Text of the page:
- a natural stream of water of fairly large size flowing in a definite course or channel or series of diverging and converging channels.
- a similar stream of something other than water: a river of lava; a river of ice.
- any abundant stream or copious flow; outpouring: rivers of tears; rivers of words.
- (initial capital letter) Astronomy. the constellation Eridanus.
- Printing. a vertical channel of white space resulting from the alignment in several lines of spaces between words.
- sell down the river, to betray; desert; mislead: to sell one's friends down the river.
- up the river, Slang.
- to prison: to be sent up the river for a bank robbery.
- in prison: Thirty years up the river had made him a stranger to society.
Origin of river1
Examples from the Web for up-river
He was interrupted in his bitterness by a shout from up-river.Murder Point
The up-river people flocked in at certain seasons by the hundred.Four Years in Rebel Capitals
T. C. DeLeon
I proceeded at once to talk with Colonel Shepard about the up-river trip.Down South
They had taken the up-river road, towards the hacienda de Vargas.The War Trail
Now their bows were no longer pointing out of the cove, but up-river.Jack Harvey's Adventures
Ruel Perley Smith
- a large natural stream of fresh water flowing along a definite course, usually into the sea, being fed by tributary streams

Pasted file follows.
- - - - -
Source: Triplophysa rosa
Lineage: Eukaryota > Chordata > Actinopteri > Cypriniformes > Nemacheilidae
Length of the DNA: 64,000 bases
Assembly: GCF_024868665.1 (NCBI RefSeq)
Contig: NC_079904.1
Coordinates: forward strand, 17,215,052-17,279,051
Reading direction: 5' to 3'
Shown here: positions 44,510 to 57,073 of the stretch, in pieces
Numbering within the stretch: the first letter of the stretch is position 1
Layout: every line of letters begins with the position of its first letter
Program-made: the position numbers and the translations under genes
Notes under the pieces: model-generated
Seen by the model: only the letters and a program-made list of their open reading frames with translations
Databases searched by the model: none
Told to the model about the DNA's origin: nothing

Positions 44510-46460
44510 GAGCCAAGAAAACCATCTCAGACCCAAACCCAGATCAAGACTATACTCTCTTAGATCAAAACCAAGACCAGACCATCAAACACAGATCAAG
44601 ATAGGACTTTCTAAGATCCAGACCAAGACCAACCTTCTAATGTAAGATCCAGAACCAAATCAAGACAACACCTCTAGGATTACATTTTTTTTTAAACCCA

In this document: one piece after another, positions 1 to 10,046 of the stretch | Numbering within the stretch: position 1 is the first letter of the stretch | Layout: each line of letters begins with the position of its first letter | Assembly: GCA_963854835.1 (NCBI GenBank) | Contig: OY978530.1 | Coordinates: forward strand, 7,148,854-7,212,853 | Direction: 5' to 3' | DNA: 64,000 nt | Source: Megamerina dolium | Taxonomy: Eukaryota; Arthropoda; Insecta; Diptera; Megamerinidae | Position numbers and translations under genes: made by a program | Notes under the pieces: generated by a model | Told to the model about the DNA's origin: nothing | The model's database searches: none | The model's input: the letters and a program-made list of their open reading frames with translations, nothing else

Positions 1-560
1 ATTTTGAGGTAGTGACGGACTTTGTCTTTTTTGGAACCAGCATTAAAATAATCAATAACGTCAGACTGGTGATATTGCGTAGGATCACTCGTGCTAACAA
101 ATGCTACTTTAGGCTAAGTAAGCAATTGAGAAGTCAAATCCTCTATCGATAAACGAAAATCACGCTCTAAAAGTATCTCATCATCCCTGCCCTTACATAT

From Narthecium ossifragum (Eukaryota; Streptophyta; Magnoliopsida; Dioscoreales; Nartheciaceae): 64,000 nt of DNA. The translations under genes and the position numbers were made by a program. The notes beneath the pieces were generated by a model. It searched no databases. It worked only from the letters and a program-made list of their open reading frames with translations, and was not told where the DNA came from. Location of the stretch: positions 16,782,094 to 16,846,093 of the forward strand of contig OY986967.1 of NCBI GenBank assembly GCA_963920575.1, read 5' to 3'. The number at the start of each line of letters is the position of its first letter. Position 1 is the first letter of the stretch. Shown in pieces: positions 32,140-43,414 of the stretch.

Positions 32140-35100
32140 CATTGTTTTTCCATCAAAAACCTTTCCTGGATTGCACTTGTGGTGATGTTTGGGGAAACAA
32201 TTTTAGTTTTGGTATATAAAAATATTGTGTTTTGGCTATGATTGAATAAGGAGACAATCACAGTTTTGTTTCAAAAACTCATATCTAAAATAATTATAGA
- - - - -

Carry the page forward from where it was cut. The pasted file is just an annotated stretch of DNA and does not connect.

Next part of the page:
- (as modifier)river traffic; a river basin
- (in combination)riverside; riverbed Related adjectives: fluvial, potamic
- any abundant stream or flowa river of blood
- sell down the river informal to deceive or betray
- the river poker slang the fifth and final community card to be dealt in a round of Texas hold 'em
Word Origin and History for up-river
early 13c., from Anglo-French rivere, Old French riviere "river, riverside, river bank" (12c.), from Vulgar Latin *riparia "riverbank, seashore, river" (cf. Spanish ribera, Italian riviera), noun use of fem. of Latin riparius "of a riverbank" (see riparian). Generalized sense of "a copious flow" of anything is from late 14c. The Old English word was ea "river," cognate with Gothic ahwa, Latin aqua (see aqua-). Romanic cognate words tend to retain the sense "river bank" as the main one, or else the secondary Latin sense "coast of the sea" (cf. Riviera).
U.S. slang phrase up the river "in prison" (1891) is originally in reference to Sing Sing prison, which was literally "up the (Hudson) river" from New York City. Phrase down the river "done for, finished" perhaps echoes sense in sell down the river (1851), originally of troublesome slaves, to sell from the Upper South to the harsher cotton plantations of the Deep South.
- A wide, natural stream of fresh water that flows into an ocean or other large body of water and is usually fed by smaller streams, called tributaries, that enter it along its course. A river and its tributaries form a drainage basin, or watershed, that collects the runoff throughout the region and channels it along with erosional sediments toward the river. The sediments are typically deposited most heavily along the river's lower course, forming floodplains along its banks and a delta at its mouth.